The bank has reportedly lost billions of naira in value in the last few weeks. The issue, according to sources in the bank, has been discussed in hushed tones for fear of being accused of de-marketing. “When they missed the deadline to issue their 2015 financial statement, many began to question the health of Skye Bank,” says a source in the bank, who traced the problem to massive exposure to the oil and gas sector as a result of insider dealings. Although Skye Bank is yet to release its 2015 financial report, figures gleaned from the 2014 financial report shows that the bank is exposed to the oil and gas sector to the tune of N240 billion. Out of this amount, Newcross Exploration and Production, and Pan Ocean Oil Corporation, linked to one of the non-Executive Directors of the bank owed N8.35 billion and N17.077 billion respectively while about N20 billion was linked to another director in 2014.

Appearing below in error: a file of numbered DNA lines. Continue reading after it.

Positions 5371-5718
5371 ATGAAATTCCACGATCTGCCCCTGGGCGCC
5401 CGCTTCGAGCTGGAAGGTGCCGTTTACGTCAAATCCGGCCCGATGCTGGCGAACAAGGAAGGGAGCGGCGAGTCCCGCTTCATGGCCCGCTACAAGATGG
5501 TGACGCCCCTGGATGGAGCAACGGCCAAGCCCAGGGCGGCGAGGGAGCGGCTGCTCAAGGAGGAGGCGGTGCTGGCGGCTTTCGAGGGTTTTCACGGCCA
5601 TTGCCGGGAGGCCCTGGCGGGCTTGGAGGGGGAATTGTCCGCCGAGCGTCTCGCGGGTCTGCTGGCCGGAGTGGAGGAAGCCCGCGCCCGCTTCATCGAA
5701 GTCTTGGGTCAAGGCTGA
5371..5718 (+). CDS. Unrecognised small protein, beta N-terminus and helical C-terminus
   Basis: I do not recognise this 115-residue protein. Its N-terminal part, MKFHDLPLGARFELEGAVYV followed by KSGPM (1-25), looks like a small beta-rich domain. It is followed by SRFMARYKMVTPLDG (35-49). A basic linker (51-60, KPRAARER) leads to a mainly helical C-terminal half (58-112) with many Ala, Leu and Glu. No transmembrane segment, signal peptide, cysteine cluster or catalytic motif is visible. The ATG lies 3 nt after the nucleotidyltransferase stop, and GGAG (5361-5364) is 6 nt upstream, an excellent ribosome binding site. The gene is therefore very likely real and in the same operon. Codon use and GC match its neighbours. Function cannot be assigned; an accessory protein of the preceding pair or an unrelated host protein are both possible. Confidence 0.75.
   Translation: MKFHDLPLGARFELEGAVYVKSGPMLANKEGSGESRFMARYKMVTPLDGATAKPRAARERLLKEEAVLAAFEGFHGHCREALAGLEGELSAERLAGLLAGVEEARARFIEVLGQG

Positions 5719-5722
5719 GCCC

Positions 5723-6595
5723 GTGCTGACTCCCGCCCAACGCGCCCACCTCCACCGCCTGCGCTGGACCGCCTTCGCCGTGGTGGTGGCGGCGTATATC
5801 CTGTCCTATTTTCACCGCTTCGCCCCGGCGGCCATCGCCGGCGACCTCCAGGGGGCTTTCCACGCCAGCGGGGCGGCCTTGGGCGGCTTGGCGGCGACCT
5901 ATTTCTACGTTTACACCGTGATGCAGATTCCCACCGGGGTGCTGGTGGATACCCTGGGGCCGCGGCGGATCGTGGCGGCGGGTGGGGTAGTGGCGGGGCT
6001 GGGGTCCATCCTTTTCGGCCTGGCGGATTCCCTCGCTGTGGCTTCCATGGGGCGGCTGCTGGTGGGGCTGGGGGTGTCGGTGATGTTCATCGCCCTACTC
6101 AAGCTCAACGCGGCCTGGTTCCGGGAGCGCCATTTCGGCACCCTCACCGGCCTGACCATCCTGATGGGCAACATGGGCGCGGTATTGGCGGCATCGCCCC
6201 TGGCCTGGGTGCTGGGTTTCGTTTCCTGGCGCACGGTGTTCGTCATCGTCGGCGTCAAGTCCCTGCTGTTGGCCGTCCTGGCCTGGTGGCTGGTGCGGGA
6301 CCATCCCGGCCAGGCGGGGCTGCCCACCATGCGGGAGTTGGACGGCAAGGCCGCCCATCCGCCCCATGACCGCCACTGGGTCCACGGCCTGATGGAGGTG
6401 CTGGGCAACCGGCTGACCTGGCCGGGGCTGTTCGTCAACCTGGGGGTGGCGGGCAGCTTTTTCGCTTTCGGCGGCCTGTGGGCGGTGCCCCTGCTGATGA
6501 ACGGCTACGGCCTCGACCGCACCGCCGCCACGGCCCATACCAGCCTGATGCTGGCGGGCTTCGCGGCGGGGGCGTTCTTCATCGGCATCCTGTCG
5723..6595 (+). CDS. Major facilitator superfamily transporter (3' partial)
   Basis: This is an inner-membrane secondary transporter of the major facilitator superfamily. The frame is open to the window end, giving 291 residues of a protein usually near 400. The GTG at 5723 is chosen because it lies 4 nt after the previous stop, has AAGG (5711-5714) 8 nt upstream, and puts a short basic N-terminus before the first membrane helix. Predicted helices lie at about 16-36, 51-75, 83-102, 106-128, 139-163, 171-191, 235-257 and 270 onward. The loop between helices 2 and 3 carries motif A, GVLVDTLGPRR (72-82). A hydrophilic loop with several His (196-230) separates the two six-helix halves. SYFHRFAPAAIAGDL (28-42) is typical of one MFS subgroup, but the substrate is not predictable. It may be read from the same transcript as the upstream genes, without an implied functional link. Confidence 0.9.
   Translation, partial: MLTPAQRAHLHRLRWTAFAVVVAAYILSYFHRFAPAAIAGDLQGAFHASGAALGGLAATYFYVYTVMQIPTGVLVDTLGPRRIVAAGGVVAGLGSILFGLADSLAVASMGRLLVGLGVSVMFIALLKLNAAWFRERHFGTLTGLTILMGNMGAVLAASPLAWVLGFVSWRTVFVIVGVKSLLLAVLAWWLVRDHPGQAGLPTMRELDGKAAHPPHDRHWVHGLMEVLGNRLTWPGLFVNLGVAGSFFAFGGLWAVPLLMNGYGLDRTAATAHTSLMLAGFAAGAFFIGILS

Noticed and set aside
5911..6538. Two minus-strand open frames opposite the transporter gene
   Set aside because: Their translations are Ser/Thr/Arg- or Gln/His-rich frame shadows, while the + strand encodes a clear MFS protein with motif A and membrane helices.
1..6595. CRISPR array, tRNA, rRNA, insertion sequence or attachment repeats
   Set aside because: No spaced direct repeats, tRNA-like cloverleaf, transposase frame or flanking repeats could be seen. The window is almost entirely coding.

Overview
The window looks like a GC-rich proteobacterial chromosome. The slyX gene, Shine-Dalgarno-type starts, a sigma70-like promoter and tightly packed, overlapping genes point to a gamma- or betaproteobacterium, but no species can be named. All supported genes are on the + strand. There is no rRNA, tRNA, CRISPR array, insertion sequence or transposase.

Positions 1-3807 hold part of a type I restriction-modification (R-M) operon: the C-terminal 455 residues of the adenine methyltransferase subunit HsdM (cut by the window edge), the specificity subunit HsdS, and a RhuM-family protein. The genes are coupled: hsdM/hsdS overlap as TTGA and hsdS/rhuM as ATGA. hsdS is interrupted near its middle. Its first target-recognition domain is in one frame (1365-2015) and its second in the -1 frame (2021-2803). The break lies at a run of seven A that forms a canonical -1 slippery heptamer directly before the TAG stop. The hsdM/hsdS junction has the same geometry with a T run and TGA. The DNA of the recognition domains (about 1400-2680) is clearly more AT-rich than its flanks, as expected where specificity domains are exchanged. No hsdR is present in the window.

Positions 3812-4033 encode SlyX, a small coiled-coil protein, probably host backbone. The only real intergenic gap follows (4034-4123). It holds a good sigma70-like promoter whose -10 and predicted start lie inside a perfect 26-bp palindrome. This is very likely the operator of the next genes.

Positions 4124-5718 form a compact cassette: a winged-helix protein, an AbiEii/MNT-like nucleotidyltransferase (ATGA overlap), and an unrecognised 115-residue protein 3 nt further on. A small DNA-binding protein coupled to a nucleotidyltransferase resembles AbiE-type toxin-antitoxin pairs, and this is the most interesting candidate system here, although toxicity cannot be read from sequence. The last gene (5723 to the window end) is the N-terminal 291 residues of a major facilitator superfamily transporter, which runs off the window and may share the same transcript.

Pundits have been wondering if the latest development is a sign that the banking sector was heading for another round of distress. While wielding the big stick, the apex bank found that Skye Bank had fallen short of the minimum thresholds in critical prudential and capital adequacy ratios. Last year, the apex bank asked three unnamed banks to shore up their capital adequacy ratios, which many now believed Skye Bank was a part of. The CBN has, however, dismissed rumours making rounds that some banks may be heading for distress. In a press release, the apex bank said neither Skye Bank nor any other bank in the country is in distress and labelled the rumour as the handiwork of mischief makers. “….the CBN wishes to reiterate in the strongest terms that these rumours and speculation are untrue and do not reflect the actual health of individual banks and indeed the entire industry,” the CBN stated.